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Southern Male Elephant Seals Sparring

Southern Male Elephant Seals Sparring
Photo Information
Copyright: James Parker (Jamesp) Gold Star Critiquer/Gold Note Writer [C: 1369 W: 9 N: 6334] (18906)
Genre: Animals
Medium: Color
Date Taken: 2001-01-03
Categories: Mammals
Camera: Canon EOS 1vHS, Canon 70-200 f 2.8 L USM, Fuji Provia 100
Photo Version: Original Version
Date Submitted: 2007-09-03 7:46
Viewed: 4141
Points: 24
[Note Guidelines] Photographer's Note
I took this shot on one of our final landings on South Georgia. I considered cropping the shot to remove the seal in the foreground, but decided to leave it in the end, as it gives an impression of how crowded the colony was. The mist is steam rising from the commonal wallow. The smell from the wallow is almost certainly the WORST thing I have EVER smelt! Water plus skin, urine, excrement and sweat warmed by the bodies of tens of seals!!

The Southern Elephant Seal (Mirounga leonina) is one of two species of elephant seal (the other is the Northern Elephant Seal). It is not only the most massive pinniped but the largest member of the order Carnivora as well.

Southern Elephant Seals are found throughout the Sub-Antarctic regions. They used to live in large numbers around Tasmania, but were wiped out by the sealing industry and are now only seen there a few times a year. They are occasionally seen off the coasts of New Zealand and South Africa. They breed on the Sub-Antarctic islands, with the population at South Georgia being the largest (it includes about half of the entire species population). Other important populations are at Macquarie Island (over 80,000 individuals), Península Valdés, Heard Island and the Kerguelen Islands.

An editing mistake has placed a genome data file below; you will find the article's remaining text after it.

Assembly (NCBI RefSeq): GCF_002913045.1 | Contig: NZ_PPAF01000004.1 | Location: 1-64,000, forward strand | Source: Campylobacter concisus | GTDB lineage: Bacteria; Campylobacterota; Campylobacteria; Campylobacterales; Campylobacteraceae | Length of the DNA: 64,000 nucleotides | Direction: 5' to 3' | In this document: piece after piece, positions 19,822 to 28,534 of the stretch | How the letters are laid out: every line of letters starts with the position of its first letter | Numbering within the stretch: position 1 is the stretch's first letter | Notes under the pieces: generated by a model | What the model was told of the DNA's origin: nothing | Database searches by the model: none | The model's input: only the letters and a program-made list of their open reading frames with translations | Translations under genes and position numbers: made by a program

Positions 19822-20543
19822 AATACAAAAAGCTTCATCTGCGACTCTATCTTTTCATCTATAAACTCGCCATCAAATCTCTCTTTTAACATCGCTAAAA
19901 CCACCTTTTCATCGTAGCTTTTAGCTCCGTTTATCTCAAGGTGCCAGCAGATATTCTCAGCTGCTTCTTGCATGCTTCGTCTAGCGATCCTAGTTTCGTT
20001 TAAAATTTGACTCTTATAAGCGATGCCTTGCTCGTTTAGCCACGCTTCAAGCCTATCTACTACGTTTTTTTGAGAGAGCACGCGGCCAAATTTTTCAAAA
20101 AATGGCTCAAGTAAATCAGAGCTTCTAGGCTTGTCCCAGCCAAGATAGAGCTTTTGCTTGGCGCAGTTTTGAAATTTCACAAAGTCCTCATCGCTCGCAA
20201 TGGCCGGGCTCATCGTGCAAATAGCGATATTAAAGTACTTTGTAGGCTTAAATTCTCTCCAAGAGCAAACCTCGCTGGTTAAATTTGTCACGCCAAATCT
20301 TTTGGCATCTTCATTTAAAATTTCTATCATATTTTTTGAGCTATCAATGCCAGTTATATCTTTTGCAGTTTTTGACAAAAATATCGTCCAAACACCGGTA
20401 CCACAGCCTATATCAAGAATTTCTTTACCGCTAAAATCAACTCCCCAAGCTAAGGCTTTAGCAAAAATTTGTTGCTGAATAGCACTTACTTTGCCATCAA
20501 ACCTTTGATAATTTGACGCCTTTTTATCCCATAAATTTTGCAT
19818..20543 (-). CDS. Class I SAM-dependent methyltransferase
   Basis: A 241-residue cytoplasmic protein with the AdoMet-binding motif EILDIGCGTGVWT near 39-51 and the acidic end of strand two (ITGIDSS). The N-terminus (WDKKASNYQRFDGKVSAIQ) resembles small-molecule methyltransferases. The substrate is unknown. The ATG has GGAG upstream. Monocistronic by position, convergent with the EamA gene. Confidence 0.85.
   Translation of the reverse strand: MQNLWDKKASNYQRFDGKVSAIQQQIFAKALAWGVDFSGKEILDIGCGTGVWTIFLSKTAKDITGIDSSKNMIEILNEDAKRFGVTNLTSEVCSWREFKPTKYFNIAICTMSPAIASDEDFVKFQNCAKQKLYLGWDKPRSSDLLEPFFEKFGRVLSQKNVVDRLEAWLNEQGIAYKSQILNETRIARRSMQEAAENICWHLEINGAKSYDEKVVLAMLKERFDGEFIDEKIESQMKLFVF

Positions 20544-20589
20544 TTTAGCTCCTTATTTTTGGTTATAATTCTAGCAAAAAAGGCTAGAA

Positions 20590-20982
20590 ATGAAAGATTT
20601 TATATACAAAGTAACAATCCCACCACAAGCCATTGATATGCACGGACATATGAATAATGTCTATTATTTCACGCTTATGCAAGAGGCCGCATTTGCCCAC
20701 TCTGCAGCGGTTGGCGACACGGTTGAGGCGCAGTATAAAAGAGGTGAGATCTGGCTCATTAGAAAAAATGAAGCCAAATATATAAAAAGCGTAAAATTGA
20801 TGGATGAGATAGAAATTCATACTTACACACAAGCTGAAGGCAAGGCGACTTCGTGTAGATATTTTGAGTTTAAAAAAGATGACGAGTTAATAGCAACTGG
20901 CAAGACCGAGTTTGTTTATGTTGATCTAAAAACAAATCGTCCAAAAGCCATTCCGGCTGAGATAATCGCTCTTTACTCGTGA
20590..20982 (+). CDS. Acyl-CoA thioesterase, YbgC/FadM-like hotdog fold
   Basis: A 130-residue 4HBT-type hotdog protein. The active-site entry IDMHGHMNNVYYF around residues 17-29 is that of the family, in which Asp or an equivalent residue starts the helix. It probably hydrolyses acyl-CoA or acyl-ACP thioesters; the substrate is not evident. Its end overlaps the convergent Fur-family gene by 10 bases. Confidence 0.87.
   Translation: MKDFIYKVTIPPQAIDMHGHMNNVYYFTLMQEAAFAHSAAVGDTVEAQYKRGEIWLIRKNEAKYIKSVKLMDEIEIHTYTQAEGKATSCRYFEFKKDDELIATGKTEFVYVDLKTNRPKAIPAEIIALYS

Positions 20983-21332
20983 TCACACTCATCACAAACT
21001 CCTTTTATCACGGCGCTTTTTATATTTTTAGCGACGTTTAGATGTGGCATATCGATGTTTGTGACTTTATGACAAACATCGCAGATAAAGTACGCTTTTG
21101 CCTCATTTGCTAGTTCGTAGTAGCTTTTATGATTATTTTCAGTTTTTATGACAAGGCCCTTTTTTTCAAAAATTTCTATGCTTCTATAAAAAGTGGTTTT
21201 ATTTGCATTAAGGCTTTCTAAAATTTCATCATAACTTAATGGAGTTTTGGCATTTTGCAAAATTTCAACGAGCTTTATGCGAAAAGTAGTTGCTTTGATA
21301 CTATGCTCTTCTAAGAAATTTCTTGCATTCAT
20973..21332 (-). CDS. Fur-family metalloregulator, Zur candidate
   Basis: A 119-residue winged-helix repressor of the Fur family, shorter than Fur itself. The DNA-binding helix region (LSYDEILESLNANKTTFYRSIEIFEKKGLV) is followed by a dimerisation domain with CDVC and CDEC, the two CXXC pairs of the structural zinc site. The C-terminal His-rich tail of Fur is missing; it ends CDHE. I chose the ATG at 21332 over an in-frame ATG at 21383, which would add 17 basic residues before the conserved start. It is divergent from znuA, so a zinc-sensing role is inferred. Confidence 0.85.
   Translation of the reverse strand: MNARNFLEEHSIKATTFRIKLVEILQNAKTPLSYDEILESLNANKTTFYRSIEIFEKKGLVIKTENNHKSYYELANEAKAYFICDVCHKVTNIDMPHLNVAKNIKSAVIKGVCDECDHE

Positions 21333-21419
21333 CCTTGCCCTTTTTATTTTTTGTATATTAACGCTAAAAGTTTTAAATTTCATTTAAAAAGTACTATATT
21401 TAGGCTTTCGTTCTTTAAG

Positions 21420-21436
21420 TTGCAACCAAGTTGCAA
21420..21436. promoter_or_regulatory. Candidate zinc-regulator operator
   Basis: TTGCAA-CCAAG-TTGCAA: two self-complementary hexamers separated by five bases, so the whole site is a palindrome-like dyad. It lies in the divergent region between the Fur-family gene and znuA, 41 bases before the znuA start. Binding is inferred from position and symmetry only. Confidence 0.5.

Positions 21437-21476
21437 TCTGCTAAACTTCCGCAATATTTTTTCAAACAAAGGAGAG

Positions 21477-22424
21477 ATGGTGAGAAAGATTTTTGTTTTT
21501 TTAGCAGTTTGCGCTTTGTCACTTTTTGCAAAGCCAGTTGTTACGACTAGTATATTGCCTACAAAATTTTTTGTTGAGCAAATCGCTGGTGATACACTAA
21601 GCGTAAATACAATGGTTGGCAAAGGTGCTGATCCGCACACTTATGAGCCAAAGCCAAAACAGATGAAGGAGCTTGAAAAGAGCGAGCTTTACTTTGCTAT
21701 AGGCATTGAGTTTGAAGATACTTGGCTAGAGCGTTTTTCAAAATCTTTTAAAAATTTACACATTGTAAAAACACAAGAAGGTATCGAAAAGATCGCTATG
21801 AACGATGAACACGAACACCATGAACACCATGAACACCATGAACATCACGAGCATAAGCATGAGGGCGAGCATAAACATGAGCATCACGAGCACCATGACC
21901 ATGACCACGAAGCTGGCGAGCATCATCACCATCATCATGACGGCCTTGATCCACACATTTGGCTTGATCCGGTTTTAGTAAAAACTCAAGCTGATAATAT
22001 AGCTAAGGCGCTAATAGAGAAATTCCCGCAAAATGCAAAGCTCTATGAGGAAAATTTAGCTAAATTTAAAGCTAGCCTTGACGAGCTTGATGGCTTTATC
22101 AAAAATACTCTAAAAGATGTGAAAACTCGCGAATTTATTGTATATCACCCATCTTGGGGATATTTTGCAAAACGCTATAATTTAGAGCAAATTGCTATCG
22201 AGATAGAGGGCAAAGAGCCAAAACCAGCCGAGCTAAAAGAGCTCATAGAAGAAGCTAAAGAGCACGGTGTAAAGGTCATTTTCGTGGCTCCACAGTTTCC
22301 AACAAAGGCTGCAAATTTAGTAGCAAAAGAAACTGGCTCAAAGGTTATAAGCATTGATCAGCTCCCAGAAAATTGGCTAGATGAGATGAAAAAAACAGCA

Southern elephant seals breed from August to November. The bulls arrive many weeks before the females do and claim territories though loud roars, body positions, and combat fighting. Like its cousin, this seal is highly polygynous and the most successful males, the alpha males, can have a harem of up to 60 females. Beta males are also present and have smaller harems. The least successful males have no harems but will go as far as to try to seduce an alpha or beta male's females when the male is not looking. An elephant seal must stay in his territory to defend it, which could mean months without eating and having to live on its blubber storage.

Pups are born 0-10 days after the females come to shore and are nursed up to 23 days. After that the pups left out to fend for themselves while the female mate with the harem males to produce a new pup. The weaned pup may leave the beach and teach itself how to feed. Overcrowded beaches are dangerous for pups as they are often crushed to death.

After their near extinction due to hunting in the 19th century, total population is about 600,000, but all the populations seem to be declining at present. The reasons for this are unclear, but it may simply be that once protection from hunting was established, the species recovered so fast that it overshot its equilibrium numbers. Most of their most important breeding sites are now protected by international treaty, as UNESCO World Heritage Sites, or by national legislation.